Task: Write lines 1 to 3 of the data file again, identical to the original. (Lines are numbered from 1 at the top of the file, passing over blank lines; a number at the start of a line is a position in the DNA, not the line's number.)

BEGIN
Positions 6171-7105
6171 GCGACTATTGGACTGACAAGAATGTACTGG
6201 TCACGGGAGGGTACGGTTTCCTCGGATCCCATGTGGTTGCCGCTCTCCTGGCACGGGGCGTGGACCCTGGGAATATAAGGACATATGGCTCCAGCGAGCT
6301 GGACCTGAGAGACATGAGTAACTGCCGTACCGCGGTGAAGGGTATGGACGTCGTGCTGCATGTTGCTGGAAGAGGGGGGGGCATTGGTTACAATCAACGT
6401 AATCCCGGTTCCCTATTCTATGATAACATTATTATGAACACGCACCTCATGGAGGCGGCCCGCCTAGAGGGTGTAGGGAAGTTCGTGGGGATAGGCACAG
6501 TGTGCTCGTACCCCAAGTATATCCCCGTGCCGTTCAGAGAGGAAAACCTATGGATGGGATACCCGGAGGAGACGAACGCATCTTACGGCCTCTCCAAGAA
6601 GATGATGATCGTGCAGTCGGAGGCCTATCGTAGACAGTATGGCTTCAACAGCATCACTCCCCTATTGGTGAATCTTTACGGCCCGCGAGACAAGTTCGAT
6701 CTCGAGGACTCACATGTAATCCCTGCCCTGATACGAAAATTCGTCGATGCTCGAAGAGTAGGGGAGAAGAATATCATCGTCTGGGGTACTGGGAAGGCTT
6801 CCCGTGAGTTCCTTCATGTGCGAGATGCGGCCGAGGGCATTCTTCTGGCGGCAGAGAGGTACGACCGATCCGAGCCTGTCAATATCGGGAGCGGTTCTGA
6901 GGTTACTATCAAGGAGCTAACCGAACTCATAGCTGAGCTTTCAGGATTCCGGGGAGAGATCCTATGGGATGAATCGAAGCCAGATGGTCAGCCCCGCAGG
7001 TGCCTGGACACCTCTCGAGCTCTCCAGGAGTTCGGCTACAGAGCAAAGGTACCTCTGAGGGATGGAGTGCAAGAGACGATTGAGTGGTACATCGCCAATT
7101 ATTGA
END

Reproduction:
Positions 6171-7105
6171 GCGACTATTGGACTGACAAGAATGTACTGG
6201 TCACGGGAGGGTACGGTTTCCTCGGATCCCATGTGGTTGCCGCTCTCCTGGCACGGGGCGTGGACCCTGGGAATATAAGGACATATGGCTCCAGCGAGCT